Sandra Harding is working on the reconstruction of scientific objectivity. Lorraine Daston argues that objectivity is a concept that has historically evolved. Her account of the development of "aperspectival objectivity" provides an opportunity to see Harding's "strong objectivity" project as a stage in this evolution, to locate it in the history of migration of ideals from moral philosophy to natural science, and to support Harding's desire to retain something of the ontological significance of objectivity.
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  • Place and Practice in Field Biology.Robert E. Kohler - 2002 - History of Science 40 (2):189-210.
  • Separate Spheres and Public Places: Reflections on the History of Science Popularization and Science in Popular Culture.Roger Cooter & Stephen Pumfrey - 1994 - History of Science 32 (97):237-267.
  • In the Shadow of the Deconstructed Metanarratives : Baudrillard, Latour and the End of Realist Epistemology.Steven C. Ward - 1994 - History of the Human Sciences 7 (4):73-94.
  • Labscapes: Naturalizing the Lab.Robert E. Kohler - 2002 - History of Science 40 (130):473-501.
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  • A Place That Answers Questions: Primatological Field Sites and the Making of Authentic Observations.Amanda Rees - 2006 - Studies in History and Philosophy of Science Part C 37 (2):311-333.
    The ideals and realities of field research have shaped the development of behavioural primatology over the latter half of the twentieth century. This paper draws on interviews with primatologists as well as a survey of the scientific literature to examine the idealized notion of the field site as a natural place and the physical environment of the field as a research space. It shows that what became standard field practice emerged in the course of wide ranging debate about the techniques, (...)
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  • Healing the Nation's Wounds: Royal Ritual and Experimental Philosophy in Restoration England.Simon Werrett - 2000 - History of Science 38 (4):377-399.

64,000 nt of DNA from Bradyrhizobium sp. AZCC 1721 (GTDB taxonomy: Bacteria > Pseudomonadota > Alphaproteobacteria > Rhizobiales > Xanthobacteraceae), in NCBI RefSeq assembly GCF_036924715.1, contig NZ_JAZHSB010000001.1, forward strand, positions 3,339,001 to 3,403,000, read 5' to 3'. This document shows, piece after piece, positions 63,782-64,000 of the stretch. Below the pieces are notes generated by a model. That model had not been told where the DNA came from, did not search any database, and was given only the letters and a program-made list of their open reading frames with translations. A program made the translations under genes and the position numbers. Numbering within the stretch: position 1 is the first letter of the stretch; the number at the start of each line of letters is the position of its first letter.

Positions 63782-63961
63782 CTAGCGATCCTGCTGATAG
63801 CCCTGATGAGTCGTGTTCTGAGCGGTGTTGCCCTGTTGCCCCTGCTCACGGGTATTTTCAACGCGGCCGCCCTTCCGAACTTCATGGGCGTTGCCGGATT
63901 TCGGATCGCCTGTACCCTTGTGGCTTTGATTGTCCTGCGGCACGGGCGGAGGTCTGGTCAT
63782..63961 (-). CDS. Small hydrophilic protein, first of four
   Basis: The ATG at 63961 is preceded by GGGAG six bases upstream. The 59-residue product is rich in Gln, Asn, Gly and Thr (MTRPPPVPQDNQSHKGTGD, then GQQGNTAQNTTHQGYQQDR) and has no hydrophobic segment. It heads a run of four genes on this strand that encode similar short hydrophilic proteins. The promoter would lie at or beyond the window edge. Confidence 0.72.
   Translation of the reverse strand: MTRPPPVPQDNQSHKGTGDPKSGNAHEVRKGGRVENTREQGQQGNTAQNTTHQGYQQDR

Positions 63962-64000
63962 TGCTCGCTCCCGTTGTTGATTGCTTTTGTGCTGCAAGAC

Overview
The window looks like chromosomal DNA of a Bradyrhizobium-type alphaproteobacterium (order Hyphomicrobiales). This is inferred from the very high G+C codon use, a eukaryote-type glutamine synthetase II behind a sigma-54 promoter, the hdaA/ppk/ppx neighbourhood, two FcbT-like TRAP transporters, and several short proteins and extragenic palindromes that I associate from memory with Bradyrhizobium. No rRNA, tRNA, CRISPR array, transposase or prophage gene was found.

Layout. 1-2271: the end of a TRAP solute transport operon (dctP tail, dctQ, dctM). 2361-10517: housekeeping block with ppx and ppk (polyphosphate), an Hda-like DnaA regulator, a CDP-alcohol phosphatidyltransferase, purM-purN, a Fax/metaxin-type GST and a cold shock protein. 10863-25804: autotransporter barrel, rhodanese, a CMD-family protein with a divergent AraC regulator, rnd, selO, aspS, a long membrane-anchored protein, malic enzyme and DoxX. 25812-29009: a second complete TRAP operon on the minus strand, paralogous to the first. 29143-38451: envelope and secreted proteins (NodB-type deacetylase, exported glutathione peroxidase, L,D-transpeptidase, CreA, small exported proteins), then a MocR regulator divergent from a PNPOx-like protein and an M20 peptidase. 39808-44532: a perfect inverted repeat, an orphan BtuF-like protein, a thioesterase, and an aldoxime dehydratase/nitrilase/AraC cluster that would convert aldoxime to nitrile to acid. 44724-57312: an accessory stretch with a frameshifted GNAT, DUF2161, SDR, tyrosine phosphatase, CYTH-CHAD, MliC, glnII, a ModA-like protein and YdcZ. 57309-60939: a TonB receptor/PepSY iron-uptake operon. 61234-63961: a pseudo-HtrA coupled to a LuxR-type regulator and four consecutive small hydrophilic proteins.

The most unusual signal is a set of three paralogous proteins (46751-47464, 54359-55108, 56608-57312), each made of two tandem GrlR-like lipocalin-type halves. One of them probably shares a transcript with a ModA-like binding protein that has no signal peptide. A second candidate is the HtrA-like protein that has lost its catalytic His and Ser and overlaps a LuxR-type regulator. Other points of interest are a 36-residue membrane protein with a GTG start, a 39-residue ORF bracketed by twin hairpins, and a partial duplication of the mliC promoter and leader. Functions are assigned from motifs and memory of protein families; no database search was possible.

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  • A Place That Answers Questions: Primatological Field Sites and the Making of Authentic Observations.Amanda Rees - 2006 - Studies in History and Philosophy of Science Part C: Studies in History and Philosophy of Biological and Biomedical Sciences 37 (2):311-333.
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  • Nature as Spectacle; Experience and Empiricism in Early Modern Experimental Practice.Mark Thomas Young - 2017 - Centaurus 59 (1-2):72-96.
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  • Microstudies Versus Big Picture Accounts?Soraya de Chadarevian - 2009 - Studies in History and Philosophy of Science Part C: Studies in History and Philosophy of Biological and Biomedical Sciences 40 (1):13-19.
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  • Balancing Acts: Picturing Perspiration in the Long Eighteenth Century.Lucia Dacome - 2012 - Studies in History and Philosophy of Science Part C 43 (2):379-391.
  • The Women Radium Dial Painters as Experimental Subjects (1920–1990) or What Counts as Human Experimentation.Maria Rentetzi - 2004 - NTM Zeitschrift für Geschichte der Wissenschaften, Technik und Medizin 12 (4):233-248.
    The case of women radium dial painters — women who tipped their brushes while painting the dials of watches and instruments with radioactive paint — has been extensively discussed in the medical and historical literature. Their painful and abhorrent deaths have occupied the interest of physicians, lawyers, politicians, military agencies, and the public. Hardly any discussion has concerned, however, the use of those women as experimental subjects in a number of epidemiological studies that took place from 1920 to 1990. This (...)
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  • Surgery, Science and Modernity: Operating Rooms and Laboratories as Spaces of Control.Thomas Schlick - 2007 - History of Science 45 (3):231-256.
  • Into the Valley of Darkness: Reflections on the Royal Society in the Eighteenth Century.David P. Miller - 1989 - History of Science 27 (76):155-166.
  • Elizabeth Tollet: A New Newtonian Woman.Patricia Fara - 2002 - History of Science 40 (128):169-187.